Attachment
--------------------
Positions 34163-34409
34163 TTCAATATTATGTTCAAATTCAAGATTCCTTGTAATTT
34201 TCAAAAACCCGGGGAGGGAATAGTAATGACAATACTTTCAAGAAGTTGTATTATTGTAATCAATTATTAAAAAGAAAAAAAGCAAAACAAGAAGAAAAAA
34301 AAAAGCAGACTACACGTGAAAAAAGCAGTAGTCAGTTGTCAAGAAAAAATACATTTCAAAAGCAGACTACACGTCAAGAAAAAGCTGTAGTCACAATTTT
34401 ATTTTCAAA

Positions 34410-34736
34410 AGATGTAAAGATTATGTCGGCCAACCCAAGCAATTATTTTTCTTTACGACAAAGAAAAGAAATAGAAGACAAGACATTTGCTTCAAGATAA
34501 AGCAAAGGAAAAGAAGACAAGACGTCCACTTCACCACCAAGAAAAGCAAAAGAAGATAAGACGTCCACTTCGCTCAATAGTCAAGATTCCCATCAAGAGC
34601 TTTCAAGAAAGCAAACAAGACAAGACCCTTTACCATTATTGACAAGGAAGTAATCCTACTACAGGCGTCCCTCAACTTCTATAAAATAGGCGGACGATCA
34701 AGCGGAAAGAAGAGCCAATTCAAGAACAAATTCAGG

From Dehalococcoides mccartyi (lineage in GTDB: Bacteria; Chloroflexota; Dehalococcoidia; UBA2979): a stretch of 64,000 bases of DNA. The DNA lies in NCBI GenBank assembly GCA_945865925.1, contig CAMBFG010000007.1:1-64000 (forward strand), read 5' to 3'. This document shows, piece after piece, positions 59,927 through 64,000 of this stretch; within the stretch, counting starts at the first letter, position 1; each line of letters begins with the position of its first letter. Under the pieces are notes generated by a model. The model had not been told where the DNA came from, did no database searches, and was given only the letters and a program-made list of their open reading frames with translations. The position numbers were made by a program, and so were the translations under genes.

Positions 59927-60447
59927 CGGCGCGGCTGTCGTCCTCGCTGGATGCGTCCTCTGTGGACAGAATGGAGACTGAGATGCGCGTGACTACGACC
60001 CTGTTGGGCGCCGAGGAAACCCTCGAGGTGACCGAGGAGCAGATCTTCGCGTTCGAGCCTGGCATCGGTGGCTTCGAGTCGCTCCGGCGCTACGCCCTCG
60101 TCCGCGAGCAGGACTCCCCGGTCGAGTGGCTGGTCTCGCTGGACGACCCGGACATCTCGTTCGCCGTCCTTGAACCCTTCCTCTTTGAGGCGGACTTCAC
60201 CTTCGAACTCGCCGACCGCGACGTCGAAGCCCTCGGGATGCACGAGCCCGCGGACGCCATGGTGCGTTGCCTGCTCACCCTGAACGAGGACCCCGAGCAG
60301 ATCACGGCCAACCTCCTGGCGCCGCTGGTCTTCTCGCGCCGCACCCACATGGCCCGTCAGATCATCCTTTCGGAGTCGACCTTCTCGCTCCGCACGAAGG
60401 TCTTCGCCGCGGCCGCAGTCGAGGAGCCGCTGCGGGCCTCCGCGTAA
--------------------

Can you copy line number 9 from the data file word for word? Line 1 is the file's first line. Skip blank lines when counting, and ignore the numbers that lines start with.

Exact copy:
34601 TTTCAAGAAAGCAAACAAGACAAGACCCTTTACCATTATTGACAAGGAAGTAATCCTACTACAGGCGTCCCTCAACTTCTATAAAATAGGCGGACGATCA